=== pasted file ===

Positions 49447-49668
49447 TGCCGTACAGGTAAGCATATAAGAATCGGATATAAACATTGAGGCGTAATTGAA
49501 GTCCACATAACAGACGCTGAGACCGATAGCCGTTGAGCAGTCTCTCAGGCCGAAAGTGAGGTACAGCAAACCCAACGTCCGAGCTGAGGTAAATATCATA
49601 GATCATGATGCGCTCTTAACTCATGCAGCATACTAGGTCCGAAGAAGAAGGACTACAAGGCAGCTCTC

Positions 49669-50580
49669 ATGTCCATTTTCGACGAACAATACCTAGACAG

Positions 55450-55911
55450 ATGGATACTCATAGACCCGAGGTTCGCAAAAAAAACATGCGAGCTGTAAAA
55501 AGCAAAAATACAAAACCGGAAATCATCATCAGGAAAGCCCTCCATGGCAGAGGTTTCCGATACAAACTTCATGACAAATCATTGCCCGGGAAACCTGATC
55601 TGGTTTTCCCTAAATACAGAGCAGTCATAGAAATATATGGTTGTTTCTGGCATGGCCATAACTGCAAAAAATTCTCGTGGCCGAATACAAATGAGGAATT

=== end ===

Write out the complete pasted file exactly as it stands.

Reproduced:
Positions 49447-49668
49447 TGCCGTACAGGTAAGCATATAAGAATCGGATATAAACATTGAGGCGTAATTGAA
49501 GTCCACATAACAGACGCTGAGACCGATAGCCGTTGAGCAGTCTCTCAGGCCGAAAGTGAGGTACAGCAAACCCAACGTCCGAGCTGAGGTAAATATCATA
49601 GATCATGATGCGCTCTTAACTCATGCAGCATACTAGGTCCGAAGAAGAAGGACTACAAGGCAGCTCTC

Positions 49669-50580
49669 ATGTCCATTTTCGACGAACAATACCTAGACAG

Positions 55450-55911
55450 ATGGATACTCATAGACCCGAGGTTCGCAAAAAAAACATGCGAGCTGTAAAA
55501 AGCAAAAATACAAAACCGGAAATCATCATCAGGAAAGCCCTCCATGGCAGAGGTTTCCGATACAAACTTCATGACAAATCATTGCCCGGGAAACCTGATC
55601 TGGTTTTCCCTAAATACAGAGCAGTCATAGAAATATATGGTTGTTTCTGGCATGGCCATAACTGCAAAAAATTCTCGTGGCCGAATACAAATGAGGAATT